Kozyrev, once seen as a bold reformer coming out of the Soviet era of glasnost and perestroika, said he was surprised by Lavrov’s trajectory. “I’m surprised, personally, because as I said he’s smart enough to know at the back of his mind that the Russians now are on the wrong side of history, so to say,” Kozyrev told U.N. Brief. “He cannot but understand that. So in that sense I am surprised.”

But if Putin needs to rely on any one man to deliver Moscow’s biggest messages at the United Nations, it remains Lavrov. “Speaking of his professionalism, he is one of the best,” Kozyrev said. “And Putin probably understands that.”


Infographic: U.N. Peacekeepers

Which countries contribute the most to U.N. peacekeeping missions? The answers may surprise you.


EU Chief: U.S. Sub Deal Is a Snub to All of Europe

The U.S. decision to sell nuclear-powered submarines to Australia, sinking a $66 billion French deal with the country, has weakened trans-Atlantic relations, European Council President Charles Michel told a small group of reporters Monday.

Speaking at the EU mission on the eve of the U.N. annual summit, Michel said the establishment of a new strategic alliance to share sensitive technologies between Australia, the United Kingdom, and the United States raises disturbing questions about America’s commitment to—and loyalty toward—all of Europe.

“It is very strange in my opinion that the United States, and with some other countries, would have made the choice to weaken the trans-Atlantic alliance,” Michel said. “It is very strange to put Europe out of the game in the Indo-Pacific region.”

Michel said European leaders will meet in the coming weeks to discuss how to respond to the AUKUS submarine deal. But he said he views it as a broader affront to Europe, not just France, and that it reinforces the need for greater strategic autonomy. “I want to make clear this is much more than only a bilateral topic between France and the United States or Australia,” he said. “The elementary principles for an alliance are loyalty and transparency. … I can only observe that in those circumstances this was not the choice made by our ally.”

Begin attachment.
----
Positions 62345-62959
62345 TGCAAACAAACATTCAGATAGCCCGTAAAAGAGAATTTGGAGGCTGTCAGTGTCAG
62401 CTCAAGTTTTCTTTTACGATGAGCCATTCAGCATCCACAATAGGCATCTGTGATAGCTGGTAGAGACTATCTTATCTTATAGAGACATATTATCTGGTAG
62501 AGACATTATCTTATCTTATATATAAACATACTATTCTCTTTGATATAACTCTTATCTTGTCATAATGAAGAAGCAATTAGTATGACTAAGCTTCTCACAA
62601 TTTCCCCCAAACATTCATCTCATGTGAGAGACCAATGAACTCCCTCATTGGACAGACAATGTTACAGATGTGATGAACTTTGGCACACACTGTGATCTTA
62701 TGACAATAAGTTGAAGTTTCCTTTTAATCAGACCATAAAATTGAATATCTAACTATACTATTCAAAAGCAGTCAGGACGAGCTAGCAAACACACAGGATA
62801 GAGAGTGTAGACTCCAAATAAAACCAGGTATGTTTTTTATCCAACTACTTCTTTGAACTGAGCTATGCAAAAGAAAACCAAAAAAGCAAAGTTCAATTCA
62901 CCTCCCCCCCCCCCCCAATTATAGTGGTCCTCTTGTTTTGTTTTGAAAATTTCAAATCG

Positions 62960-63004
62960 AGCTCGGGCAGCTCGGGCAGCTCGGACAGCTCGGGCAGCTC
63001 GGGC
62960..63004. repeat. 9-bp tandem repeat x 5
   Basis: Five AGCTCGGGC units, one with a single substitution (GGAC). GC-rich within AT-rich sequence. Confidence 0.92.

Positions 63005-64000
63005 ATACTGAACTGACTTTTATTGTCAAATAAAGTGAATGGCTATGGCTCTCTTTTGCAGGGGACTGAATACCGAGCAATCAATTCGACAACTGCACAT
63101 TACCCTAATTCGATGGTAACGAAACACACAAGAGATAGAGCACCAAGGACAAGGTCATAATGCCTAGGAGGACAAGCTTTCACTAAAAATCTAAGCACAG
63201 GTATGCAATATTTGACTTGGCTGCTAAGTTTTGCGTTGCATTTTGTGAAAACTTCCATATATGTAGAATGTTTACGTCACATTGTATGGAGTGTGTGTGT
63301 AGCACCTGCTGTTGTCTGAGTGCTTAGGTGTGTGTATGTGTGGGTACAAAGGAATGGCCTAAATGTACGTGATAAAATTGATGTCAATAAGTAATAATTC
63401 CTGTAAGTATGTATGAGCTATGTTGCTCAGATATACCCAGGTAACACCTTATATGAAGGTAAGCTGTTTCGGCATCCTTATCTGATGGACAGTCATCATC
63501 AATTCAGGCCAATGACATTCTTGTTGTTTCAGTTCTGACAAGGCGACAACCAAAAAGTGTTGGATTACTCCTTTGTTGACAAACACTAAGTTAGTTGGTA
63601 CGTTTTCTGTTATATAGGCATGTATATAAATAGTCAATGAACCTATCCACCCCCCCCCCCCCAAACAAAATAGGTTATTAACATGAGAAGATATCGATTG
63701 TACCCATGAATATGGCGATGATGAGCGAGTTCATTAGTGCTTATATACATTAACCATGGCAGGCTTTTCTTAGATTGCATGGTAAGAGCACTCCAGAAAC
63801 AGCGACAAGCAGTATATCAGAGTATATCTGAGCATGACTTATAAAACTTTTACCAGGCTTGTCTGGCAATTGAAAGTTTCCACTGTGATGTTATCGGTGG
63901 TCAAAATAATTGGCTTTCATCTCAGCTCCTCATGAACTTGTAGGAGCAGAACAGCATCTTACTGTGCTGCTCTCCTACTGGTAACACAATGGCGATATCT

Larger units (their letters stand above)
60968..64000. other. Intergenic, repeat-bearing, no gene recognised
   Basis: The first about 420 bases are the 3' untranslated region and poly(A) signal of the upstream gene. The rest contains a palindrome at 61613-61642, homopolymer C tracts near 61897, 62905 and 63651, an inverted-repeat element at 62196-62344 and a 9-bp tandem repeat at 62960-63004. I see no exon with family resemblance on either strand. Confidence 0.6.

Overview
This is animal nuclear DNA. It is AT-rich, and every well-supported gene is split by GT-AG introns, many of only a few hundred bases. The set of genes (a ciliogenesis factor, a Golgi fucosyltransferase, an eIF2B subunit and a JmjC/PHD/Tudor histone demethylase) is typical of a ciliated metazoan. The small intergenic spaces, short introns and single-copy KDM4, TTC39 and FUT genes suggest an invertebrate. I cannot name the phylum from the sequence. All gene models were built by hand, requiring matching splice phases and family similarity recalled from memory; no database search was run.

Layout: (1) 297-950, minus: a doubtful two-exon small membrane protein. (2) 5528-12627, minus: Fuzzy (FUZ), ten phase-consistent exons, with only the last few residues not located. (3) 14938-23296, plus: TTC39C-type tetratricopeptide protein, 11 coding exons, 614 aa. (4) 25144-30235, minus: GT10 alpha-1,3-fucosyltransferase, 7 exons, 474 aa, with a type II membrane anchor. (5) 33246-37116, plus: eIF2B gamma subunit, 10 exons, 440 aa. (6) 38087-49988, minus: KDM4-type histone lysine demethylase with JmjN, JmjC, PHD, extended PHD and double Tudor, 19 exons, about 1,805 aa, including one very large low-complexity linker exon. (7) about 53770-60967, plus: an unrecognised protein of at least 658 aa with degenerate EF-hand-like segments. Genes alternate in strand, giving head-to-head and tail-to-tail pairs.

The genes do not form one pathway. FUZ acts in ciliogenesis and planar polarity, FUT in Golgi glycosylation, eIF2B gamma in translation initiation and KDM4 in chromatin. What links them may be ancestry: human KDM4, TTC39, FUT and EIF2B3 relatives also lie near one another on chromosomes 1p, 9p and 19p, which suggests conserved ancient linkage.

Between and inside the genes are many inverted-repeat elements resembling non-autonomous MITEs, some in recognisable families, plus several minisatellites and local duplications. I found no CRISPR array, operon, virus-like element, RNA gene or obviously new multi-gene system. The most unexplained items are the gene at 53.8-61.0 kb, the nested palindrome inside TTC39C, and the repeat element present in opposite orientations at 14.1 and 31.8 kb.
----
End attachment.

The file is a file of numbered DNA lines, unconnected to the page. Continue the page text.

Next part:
“To be frank with you, it’s difficult for me to understand this announcement made by the United States and Australia and the United Kingdom,” Michel said. “Now we have questions: What does it mean ‘America is back’? ‘America is back’ in America or somewhere else? We don’t know.”


Mail Call

What are you curious about? Send us an email and let us know, and we’ll try to answer!

Today’s question comes from Sami:

How do you think that various countries will address the problems in Asia [including] the flyovers by China and the mutual test launches by North and South Korea?

Thanks for the question, Sami! The short answer is we’re not tracking any major UNGA events related to East Asian security tensions. But that doesn’t mean it won’t be a major topic of conversation in private discussions and in U.S. officials’ closed-door bilateral meetings with foreign counterparts.

China has made clear it will continue flyovers near Taiwan, while the United States is increasing its military and diplomatic support for Taiwan with new arms sales. Meanwhile, North Korea’s and South Korea’s recent ballistic missile tests point to a new arms race and indicate diplomatic talks between the two countries are at a standstill.

You’re right in connecting all those dots: All this adds up to East Asia becoming a geopolitical pressure cooker and top security concern for the United States.

One thing you should watch this week outside of the U.N. General Assembly: Biden hosts leaders from the Quadrilateral Security Dialogue—which includes the United States, Australia, India, and Japan—in Washington on Friday, where all this could be discussed in more depth.


Odds and Ends

K-pop diplomacy. Two acronyms that we never thought would go together: BTS and UNGA. The hit Korean pop group made a presentation at the U.N. General Assembly opener on Monday morning alongside South Korean President Moon Jae-in. Then they performed a catchy music video in the headquarters building.

If the aim was to draw new viewers to UNGA, it worked. The U.N. YouTube channel was flooded with hundreds of comments from BTS fans, and at one point, there were more than 172,000 viewers watching—even a full 20 minutes after BTS’s performance ended and the livestream had moved on to a panel discussion on the U.N. Sustainable Development Goals.


And the Answer Is…

A) San Francisco.

The city hosted a major conference in the spring of 1945 with delegates from 50 countries that led to the founding of the United Nations. Read more about that conference in the San Francisco Chronicle.

Amy Mackinnon and Anna Weber contributed to this report.

Colum Lynch is a senior staff writer at Foreign Policy. Twitter: @columlynch

Robbie Gramer is a diplomacy and national security reporter at Foreign Policy. Twitter: @RobbieGramer

Amy Mackinnon is a national security and intelligence reporter at Foreign Policy. Twitter: @ak_mack